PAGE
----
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Thursday, November 19, 2009

Cambodia takes over Thailand-run company as row deepens

Cambodia has taken over the running of the country's Thai-owned air traffic control firm, in a deepening row between the two neighbouring countries.

Cambodia also barred all Thai employees from turning up for work and put a Cambodian national in temporary charge.

The move comes a day after a Thai engineer working for the firm in Phnom Penh was formally charged with spying.

It is said he passed on details of last week's flight to Cambodia by former Thai Prime Minister Thaksin Shinawatra.

Mr Thaksin, who is wanted in Thailand to serve a jail sentence for corruption, spent five days in Cambodia in his new role as an economic adviser.

'Seizing firm'

On Thursday, the government in Phnom Penh appointed a senior Cambodian civil servant in temporary charge of Cambodia Air Traffic Services (Cats) - a Thai-owned and Thai-operated firm.

It also suspended all Thai nationals from performing their duties.

Thai Foreign Minister Kasit Piromya urged Cambodia to respect bilateral deals, regulating the running of Cats.

"The ministry is waiting for reports from the Thai embassy and we will also have to get clarification from the Cambodian government. If it violates bilateral agreements, then we will find way to proceed," the minister told reporters.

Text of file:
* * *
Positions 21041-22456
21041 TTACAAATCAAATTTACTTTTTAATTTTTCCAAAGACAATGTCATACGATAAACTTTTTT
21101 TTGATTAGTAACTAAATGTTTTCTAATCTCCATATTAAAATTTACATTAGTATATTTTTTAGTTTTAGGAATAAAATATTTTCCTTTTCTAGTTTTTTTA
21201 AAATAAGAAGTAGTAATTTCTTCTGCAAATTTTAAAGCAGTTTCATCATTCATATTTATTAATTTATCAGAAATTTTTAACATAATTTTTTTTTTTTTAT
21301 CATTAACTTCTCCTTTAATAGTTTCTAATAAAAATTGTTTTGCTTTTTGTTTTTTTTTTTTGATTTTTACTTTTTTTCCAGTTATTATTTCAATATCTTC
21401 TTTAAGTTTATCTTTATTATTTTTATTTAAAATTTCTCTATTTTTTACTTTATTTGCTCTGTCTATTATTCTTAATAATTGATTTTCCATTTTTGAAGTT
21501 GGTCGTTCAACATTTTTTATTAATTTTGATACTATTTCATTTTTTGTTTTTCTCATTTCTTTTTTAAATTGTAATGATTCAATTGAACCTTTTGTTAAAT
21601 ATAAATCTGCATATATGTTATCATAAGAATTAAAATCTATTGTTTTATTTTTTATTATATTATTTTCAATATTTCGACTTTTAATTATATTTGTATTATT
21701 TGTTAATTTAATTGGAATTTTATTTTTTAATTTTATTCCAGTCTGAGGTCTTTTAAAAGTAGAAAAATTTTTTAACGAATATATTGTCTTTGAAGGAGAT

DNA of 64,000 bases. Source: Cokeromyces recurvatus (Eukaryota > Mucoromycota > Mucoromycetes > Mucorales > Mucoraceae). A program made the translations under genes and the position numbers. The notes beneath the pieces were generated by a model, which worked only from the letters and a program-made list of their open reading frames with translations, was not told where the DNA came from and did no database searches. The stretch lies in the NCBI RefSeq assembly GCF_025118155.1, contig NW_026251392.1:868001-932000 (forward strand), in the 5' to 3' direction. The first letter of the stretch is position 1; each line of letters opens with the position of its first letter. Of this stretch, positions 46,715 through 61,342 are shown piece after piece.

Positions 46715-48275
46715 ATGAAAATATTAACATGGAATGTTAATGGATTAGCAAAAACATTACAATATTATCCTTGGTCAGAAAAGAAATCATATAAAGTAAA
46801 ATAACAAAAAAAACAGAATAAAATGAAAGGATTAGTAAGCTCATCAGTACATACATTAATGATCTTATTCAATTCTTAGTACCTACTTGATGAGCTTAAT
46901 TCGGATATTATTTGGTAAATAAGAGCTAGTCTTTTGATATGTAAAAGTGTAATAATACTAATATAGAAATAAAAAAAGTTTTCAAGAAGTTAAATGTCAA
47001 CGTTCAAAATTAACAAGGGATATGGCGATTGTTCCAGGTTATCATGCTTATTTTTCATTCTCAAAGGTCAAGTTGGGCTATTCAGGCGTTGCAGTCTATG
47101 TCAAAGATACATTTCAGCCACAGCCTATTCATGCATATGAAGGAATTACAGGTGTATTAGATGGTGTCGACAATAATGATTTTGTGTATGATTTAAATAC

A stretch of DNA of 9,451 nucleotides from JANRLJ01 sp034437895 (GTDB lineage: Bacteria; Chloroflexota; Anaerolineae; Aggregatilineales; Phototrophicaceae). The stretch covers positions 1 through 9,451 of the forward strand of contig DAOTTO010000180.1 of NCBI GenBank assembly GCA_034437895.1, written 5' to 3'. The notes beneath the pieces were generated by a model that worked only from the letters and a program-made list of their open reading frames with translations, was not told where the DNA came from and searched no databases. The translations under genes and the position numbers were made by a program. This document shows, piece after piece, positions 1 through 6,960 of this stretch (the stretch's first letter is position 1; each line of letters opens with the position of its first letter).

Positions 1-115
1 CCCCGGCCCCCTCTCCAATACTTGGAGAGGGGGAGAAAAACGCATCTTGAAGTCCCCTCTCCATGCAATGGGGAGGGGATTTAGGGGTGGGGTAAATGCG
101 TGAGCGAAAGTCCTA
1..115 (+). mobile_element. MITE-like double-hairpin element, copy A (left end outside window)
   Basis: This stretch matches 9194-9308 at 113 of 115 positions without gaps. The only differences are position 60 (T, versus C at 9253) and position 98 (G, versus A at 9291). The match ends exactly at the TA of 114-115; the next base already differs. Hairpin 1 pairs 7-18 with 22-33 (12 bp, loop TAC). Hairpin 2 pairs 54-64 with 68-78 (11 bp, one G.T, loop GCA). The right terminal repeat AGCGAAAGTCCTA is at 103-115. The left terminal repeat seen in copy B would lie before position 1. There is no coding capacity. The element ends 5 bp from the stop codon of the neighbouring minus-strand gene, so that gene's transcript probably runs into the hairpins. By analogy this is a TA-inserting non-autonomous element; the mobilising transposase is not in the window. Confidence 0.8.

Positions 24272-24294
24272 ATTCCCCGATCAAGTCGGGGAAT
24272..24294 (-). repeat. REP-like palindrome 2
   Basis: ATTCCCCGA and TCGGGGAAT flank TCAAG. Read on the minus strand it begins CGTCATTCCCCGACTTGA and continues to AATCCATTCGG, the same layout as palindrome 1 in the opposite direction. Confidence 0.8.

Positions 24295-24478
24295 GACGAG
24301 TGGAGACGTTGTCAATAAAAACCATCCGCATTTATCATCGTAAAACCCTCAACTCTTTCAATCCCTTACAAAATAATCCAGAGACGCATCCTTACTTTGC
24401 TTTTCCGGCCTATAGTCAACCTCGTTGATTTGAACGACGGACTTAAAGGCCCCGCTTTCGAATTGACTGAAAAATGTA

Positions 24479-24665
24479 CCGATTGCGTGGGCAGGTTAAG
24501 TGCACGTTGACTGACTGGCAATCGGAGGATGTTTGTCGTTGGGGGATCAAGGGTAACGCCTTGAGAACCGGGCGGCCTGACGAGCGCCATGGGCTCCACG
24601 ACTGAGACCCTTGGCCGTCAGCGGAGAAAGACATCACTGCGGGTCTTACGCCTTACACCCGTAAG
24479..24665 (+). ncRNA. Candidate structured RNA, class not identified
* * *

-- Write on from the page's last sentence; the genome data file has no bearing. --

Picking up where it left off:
"Cambodia is a market economy. Just seizing (a firm) would not seem right," he added.

Internal politics

Phnom Penh's move is said to be temporary pending the outcome of a legal case against a Thai engineer who works for the company, the BBC's Rachel Harvey in Bangkok reports.

Siwarak Chothipong, 31, a Cats employee, was on Wednesday charged with spying.

He is currently under arrest, accused of passing the flight details of Mr Thaksin to a Thai diplomat.

Mr Thaksin's presence across the border infuriated the Thai government, which claims he should have been extradited to serve a two-year jail term.

The former Thai prime minister was ousted in a coup in 2006, and subsequently found guilty in absentia on conflict of interest charges.

Local newspaper reports in Thailand suggest the current Thai government and Mr Thaksin are now competing to offer help to the detained engineer and his family, our correspondent says.

Rachel Harvey adds that this is an indication that the row is as much about the internal politics of Thailand as it is about cross-border rivalries.

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